In Sacramento, the number of bike commuters increased 45 percent from 2005 to 2010, according to the League of American Bicyclists. About 5,000 cyclists ride to work in the city each day. The city is mostly flat and generally has good weather for riding bike.
Some cyclists in Sacramento avoid certain roads, because of safety concerns. One rider will not go down Stockton Boulevard, for example. Fruitridge and Del Paso Road are other streets that some bicycle commuters avoid. One of the reasons is that in many parts of the city, drivers must pull into the street to see if another car is coming. If a driver pulls out too quickly, he or she can easily hit a passing cyclist.
For each of the last five years, there have been approximately 200 bicycle accidents in the city. Because of size differential between vehicles and bicycles, these crashes often seriously injure the cyclist. Injuries sustained in a collision can even prevent an avid cyclist from getting back on a bike. The Office of Traffic Safety, reports that 15 cyclists died in motor vehicle crashes between 2009 and 2013.
In June, a woman in her 40s was seriously injured after being struck by a hit-and-run driver. Earlier in March, a driver ran a red light hitting a 70-year-old bike rider in the intersection. She later died from injuries sustained in the crash.
Proposed measures to reduce the number of car-bicycle accidents
Protected bike lanes are one possible remedy. The Protected Bikeways Act would separate car traffic from bike lanes with a median, curb or other barrier. Communities that have installed such bike lanes have generally found there were fewer bike accidents.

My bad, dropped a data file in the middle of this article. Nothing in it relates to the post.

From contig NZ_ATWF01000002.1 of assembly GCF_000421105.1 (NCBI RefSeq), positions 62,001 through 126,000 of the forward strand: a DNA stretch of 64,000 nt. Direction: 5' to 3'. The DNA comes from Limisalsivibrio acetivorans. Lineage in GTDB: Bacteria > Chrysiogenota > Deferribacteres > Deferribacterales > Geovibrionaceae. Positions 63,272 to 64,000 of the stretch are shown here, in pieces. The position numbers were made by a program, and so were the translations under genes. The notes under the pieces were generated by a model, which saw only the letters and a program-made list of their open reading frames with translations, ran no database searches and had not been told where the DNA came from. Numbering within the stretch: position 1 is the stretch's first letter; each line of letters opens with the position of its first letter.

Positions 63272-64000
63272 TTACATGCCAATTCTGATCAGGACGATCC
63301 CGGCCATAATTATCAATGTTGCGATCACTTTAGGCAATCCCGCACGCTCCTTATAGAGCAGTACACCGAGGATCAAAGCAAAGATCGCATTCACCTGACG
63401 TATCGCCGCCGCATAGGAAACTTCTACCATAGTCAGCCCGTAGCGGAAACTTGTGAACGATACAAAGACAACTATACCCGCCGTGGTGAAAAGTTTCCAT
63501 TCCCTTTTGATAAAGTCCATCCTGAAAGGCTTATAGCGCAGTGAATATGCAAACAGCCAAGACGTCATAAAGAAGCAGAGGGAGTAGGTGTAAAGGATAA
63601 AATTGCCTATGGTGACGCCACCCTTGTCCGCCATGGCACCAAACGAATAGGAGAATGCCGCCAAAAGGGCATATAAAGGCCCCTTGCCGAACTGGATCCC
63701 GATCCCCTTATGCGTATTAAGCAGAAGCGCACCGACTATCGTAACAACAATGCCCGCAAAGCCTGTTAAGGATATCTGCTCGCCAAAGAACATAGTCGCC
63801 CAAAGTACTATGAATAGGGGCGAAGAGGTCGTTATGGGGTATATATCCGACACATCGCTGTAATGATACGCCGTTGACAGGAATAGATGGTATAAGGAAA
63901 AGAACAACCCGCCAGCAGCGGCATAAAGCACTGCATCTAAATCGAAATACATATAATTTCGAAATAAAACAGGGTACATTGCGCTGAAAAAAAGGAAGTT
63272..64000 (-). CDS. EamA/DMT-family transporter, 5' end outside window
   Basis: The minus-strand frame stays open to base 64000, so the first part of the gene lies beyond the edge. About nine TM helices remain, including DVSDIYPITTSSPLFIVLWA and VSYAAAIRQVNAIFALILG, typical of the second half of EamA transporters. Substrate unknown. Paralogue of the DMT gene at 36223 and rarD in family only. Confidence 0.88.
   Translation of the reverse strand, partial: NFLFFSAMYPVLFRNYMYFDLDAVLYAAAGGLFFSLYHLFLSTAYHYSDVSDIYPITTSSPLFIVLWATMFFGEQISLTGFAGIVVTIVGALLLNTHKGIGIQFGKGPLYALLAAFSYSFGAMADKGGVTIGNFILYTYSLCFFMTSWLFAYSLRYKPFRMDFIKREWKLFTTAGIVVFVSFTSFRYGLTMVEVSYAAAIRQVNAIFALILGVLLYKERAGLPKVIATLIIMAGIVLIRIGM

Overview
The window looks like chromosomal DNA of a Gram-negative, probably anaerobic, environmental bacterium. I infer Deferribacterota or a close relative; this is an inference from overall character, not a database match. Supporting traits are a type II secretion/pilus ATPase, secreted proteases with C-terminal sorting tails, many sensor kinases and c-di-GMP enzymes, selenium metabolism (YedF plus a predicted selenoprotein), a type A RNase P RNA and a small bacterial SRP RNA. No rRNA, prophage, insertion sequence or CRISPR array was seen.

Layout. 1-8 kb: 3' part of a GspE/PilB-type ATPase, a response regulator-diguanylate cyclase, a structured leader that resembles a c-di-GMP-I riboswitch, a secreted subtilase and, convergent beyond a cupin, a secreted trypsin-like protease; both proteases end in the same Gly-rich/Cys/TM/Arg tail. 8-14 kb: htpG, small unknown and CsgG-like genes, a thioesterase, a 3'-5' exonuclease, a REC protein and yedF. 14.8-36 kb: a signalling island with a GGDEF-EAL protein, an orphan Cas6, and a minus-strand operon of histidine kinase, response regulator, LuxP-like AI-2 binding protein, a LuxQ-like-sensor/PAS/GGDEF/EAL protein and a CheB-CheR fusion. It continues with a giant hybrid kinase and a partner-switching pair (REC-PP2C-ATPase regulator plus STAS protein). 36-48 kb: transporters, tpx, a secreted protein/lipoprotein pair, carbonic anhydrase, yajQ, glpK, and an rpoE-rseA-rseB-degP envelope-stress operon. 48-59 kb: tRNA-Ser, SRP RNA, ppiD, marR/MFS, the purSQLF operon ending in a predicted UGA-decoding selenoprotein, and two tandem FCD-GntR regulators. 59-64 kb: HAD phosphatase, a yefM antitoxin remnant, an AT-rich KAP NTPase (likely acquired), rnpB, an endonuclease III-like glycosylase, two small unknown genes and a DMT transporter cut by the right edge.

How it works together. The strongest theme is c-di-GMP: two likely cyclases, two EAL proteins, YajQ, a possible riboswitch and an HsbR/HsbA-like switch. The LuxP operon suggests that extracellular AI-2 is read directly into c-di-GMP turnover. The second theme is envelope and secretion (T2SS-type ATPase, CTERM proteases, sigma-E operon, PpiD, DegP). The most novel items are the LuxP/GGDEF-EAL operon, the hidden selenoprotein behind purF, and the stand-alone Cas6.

The measure is pending in the state Senate. It passed the state Assembly earlier this year.
Another proposal seeks to target the problem of hit-and-run accidents. The idea is to create an alert system to help police catch drivers involved in fatal or serious injury hit-and-run accidents. In addition, another bill would increase fines and penalties assessed against drivers who leave the scene. Both bills are making their way through the legislature.
Civil remedies available
Because bicycle and pedestrian accidents often result in very serious injuries, it can often be difficult to determine what caused the crash. A cyclist thrown from a bike may suffer a concussion that affects his or her memories from right before the crash. It is also difficult to see if a driver is texting or fiddling with a GPS right before a crash occurs.
In these accidents, interviewing eyewitnesses may be one way to find out whether the driver was negligent. A review of cellphone records could show the driver sent a text several seconds before the crash. A police investigation may list who was at fault and this finding could help in proving liability.
Working with insurance companies to obtain payments for medical bills, lost wages and pain and suffering is frequently a difficult experience. Following a serious accident, seek the representation of an experienced personal injury attorney, who can ensure you receive a fair settlement.